Every workplace may consist of many kinds of people, coming from different backgrounds, which makes it a diverse place for interaction. However, not everyone appreciates this diversity and this might result in discrimination against a particular group. At the workplace, discrimination occurs when biased decisions are made against people based on something, which is not under their control. These decisions can be related to promotion, hiring, termination, retribution, reward, assignment of a task, or any other work related scenarios. You should consult an experienced lawyer if you can’t find the information you are seeking online.
Types of Unlawful Discrimination
There are several types of discrimination factors a person might come across at the workplace, which consists of age, sex, race, marital status, religion, nationality, physical disability, sexual orientation or preference, political affiliation and anything else, which is beyond the control of an individual.
This includes any discriminatory behaviour. It can be an employee’s dismissal, harming an employee during the course of their employment, changing their position in order to harm them, giving preference to other employee over them, rejecting hiring a potential worker, or modification in the employment offer based on discrimination.
Laws and Legal Actions regarding Unlawful Discrimination
State and federal laws have been put in place to protect the employees and improve the workplace environment. Acts such as, Occupational Health and Safety Act, Equal Opportunity at Workplace Act, Public Service Act, and Fair Work Act, are a few that deal with such harassments. Other specific laws tackle different types of harassments, which are discussed as under:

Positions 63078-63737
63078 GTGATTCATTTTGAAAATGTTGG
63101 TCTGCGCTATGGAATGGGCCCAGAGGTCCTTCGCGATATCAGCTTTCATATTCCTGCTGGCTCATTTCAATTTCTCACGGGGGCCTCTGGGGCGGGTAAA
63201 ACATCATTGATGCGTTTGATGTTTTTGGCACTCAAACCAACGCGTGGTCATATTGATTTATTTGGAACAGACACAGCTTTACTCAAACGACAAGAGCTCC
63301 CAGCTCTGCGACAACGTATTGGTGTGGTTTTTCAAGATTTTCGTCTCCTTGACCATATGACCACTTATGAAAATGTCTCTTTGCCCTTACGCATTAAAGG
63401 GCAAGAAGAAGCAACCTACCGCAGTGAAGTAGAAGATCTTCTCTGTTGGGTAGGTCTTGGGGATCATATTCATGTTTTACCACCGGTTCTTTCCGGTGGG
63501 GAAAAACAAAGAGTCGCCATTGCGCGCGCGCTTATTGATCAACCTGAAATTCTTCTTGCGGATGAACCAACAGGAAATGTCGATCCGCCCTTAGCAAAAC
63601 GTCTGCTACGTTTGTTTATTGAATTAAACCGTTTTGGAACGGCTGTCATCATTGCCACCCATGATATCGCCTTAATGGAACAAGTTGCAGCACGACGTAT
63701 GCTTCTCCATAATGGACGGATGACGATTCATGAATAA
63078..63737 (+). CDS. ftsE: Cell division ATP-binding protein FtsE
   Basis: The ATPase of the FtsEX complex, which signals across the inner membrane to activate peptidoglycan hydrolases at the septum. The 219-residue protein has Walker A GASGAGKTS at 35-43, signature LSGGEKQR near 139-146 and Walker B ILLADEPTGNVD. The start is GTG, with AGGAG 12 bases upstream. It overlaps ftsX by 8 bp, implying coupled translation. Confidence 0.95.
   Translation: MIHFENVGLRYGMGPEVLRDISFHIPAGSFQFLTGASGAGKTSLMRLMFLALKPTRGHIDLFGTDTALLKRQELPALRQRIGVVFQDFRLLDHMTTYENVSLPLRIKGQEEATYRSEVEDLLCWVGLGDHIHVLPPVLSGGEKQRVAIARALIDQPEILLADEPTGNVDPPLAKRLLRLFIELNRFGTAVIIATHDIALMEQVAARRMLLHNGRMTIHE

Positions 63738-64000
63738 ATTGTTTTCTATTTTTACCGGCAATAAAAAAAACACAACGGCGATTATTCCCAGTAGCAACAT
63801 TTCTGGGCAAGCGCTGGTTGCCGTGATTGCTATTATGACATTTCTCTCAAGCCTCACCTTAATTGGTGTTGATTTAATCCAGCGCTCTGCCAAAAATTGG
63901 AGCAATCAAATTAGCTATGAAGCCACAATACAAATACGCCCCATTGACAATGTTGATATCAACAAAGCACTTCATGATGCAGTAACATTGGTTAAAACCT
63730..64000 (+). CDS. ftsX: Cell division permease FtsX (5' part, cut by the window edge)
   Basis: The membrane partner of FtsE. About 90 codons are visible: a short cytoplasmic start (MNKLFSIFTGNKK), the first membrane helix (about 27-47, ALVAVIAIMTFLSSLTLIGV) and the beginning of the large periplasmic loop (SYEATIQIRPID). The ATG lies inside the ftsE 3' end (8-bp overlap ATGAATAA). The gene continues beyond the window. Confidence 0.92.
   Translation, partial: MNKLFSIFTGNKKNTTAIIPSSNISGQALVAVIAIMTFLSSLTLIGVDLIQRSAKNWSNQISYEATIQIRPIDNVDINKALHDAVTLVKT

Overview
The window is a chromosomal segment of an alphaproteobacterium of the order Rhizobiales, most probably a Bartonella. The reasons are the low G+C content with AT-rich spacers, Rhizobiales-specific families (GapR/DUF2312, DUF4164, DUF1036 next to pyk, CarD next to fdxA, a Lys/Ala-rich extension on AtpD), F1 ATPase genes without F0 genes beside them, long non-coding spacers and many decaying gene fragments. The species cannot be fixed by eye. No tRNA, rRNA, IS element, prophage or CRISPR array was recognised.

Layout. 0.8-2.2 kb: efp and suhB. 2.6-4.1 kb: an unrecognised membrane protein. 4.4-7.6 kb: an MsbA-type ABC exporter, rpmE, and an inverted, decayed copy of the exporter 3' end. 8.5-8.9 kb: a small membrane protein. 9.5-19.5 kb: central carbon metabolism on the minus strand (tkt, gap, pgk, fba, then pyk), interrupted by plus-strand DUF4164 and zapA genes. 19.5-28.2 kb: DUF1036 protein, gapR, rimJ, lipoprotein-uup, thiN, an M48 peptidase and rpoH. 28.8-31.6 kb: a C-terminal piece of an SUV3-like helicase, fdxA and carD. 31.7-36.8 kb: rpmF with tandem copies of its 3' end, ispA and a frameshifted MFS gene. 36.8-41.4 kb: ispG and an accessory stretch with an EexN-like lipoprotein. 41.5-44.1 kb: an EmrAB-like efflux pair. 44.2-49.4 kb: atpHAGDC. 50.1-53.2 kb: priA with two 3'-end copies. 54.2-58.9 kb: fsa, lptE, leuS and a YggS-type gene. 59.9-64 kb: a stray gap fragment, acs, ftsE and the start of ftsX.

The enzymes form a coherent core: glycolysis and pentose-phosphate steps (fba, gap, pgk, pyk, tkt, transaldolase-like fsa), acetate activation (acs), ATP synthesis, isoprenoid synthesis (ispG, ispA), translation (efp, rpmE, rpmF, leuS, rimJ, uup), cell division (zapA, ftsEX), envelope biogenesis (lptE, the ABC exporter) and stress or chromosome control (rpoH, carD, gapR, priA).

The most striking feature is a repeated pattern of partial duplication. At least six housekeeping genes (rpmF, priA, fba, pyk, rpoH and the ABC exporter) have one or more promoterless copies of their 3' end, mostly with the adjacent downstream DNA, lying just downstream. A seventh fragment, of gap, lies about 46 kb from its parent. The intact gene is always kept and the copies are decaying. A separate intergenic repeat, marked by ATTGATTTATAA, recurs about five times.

Age Discrimination Act 2004
This act shields the oldest and youngest work force from facing discrimination at the office. The assumption, based on the traits of a particular age group, and treating them accordingly, is also part of this discrimination.
Disability Discrimination Act 1992
Unequal treatment of employees based on health related disabilities, which can be physical, intellectual, mental, sensory, or neurological; come under this act. The disabilities can include learning disorders, physical deformities, illnesses that hinder thought processes, and so on.
Racial Discrimination Act 1975
Racial discrimination includes offending acts, behaviour, or insults meant to degrade or bully people because of their race or ethnicity. This act deals with the biasness towards a particular race, colour, creed, ethnicity, nationality, and immigrant status as well.
Sex Discrimination Act 1984
Banning of sexual harassment is part of this act. Moreover, it includes partiality towards people because of their sexual orientation and preference, marital status, pregnancy or prospective pregnancy, breastfeeding, gender, and status in the hierarchy.
Fair Work Act 2009
This act includes similar concepts as the previous one, the discrimination factors being race, colour, cast, creed, religion, marital status, career task, pregnancy, nationality, social class, and physical or mental disability.
Belonging to a group, which is discriminated by the masses, will have a drastic impact on a person’s social and individual well-being. This is why the workplace must promote equality and a learning environment, which motivates people to thrive and achieve more in their professional careers. As such, these legal laws can help all organizations achieve an unbiased and fair workplace without any discrimination.